Today we talk about being authentic. People want to see that our faith goes beyond our words and influences our actions. They want to know that faith makes a difference in our lives.

The missions and ministries that God calls us on are never easy (or God would have called someone else). They take patience and perseverance. We continue being faithful and obedient until our tasks are completed.

IX. Say What?

Perseverance is not a highly coveted personal attribute in today’s society. We are people of the instant now and we don’t want to wait. We want things to come quickly and to get our perceived destination as soon as possible.

Still we are called to persevere and to allow the Spirit to have his work in our lives. This is true in our personal lives where the watch phrase is: “Please be patient God is not through with me yet.” It is also true in our ministries as we seek to demonstrate God’s grace and spread God Kingdom.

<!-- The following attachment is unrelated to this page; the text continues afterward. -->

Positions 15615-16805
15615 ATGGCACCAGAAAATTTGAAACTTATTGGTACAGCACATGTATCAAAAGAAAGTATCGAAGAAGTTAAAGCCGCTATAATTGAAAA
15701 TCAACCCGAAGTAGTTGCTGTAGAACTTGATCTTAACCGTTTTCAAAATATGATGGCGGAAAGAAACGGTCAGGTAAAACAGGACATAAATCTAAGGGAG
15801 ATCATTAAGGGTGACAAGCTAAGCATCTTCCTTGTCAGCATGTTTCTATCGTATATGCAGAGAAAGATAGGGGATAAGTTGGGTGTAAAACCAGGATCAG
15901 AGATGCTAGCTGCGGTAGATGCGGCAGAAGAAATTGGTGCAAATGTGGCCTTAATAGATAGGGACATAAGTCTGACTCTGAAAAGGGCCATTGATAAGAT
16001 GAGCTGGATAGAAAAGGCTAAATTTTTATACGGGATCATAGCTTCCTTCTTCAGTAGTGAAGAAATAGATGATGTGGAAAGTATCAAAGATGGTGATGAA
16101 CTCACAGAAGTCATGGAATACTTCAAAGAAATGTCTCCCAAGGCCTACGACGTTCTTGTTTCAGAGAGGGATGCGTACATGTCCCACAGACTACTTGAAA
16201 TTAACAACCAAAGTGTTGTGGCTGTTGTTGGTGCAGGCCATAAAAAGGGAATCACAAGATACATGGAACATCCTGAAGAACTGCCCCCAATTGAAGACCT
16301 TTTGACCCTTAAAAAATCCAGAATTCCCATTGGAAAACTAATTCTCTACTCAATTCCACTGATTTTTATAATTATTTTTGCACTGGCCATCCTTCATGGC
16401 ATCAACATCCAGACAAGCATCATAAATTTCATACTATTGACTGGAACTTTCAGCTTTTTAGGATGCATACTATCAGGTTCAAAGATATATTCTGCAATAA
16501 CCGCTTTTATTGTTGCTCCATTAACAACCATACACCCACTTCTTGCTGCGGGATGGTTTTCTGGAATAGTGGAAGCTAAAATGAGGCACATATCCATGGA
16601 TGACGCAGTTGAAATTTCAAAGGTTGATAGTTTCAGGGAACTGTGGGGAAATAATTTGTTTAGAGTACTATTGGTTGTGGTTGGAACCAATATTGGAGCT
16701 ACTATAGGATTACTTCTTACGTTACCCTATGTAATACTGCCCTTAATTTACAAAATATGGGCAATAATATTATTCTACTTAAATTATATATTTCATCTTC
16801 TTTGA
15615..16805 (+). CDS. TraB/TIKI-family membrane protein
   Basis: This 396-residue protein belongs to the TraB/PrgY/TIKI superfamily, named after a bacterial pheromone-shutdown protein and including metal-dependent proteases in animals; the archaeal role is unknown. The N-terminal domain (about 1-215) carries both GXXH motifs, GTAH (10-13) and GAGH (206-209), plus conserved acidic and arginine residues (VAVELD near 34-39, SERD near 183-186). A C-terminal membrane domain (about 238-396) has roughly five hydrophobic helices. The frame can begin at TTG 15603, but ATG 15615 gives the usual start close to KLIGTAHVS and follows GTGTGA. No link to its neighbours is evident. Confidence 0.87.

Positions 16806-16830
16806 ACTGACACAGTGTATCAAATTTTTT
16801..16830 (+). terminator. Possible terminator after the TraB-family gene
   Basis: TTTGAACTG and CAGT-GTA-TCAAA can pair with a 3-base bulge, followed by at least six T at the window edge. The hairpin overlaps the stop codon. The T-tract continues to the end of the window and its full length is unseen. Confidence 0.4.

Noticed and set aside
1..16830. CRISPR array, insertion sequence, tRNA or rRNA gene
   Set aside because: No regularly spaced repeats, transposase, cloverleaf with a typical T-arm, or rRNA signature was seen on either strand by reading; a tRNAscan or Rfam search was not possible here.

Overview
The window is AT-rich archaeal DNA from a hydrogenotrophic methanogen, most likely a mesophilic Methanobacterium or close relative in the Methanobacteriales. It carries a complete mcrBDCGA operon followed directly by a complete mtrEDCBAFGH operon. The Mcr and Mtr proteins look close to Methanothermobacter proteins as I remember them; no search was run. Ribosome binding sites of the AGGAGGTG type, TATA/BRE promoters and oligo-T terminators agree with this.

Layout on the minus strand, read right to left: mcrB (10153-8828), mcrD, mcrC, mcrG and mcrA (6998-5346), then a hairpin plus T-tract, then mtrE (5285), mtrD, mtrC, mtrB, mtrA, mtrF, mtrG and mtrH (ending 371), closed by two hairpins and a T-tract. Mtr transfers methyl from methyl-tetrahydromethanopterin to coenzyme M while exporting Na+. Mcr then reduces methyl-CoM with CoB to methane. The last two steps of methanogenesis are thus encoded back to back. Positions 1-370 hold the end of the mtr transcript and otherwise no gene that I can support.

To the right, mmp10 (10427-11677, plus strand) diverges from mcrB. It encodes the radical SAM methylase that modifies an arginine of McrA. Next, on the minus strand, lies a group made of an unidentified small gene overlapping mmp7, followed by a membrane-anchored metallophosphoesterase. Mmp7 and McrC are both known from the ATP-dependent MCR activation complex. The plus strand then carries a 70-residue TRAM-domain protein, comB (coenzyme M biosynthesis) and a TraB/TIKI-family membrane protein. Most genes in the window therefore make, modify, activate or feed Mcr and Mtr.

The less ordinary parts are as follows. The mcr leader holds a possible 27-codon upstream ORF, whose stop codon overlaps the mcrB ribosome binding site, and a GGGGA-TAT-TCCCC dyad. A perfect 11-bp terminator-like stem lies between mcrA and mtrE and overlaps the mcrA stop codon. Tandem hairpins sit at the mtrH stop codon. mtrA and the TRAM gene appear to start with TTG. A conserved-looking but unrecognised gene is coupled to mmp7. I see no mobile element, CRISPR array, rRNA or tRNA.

X. The Disciplines of Perseverance are:

DIVEST. We must throw off every kind of sin that will end up entangling us. These sins are unique to us. They may not tempt others, but they  destroy us as we allow them to be there and we entertain them. Let’s dive in deeper and say that we need to get rid of everything that hinders us – even the good things. If we don’t, we will never run the race as we should. Are you willing to do some radical divesting?

RUN. Then we must run our own race, the race that God has marked out for us. Your race is not my race, and my race is not yours. You can finish your race. It is God’s will. And He will give you the grit to persevere as you run. So run bu brother, run!

FOCUS. We must focus on Jesus. There must be no distracted glances. Jesus must cover the sky. He must be our center. And we must focus on His focus because it is our joy. His joy  set before us will give us the power to endure, even dispising the world’s disdain.

CONSIDER: So we are to consider HIM, our life is to be spent considering how He lived.

Why Men Hate Church – Can You Blame us?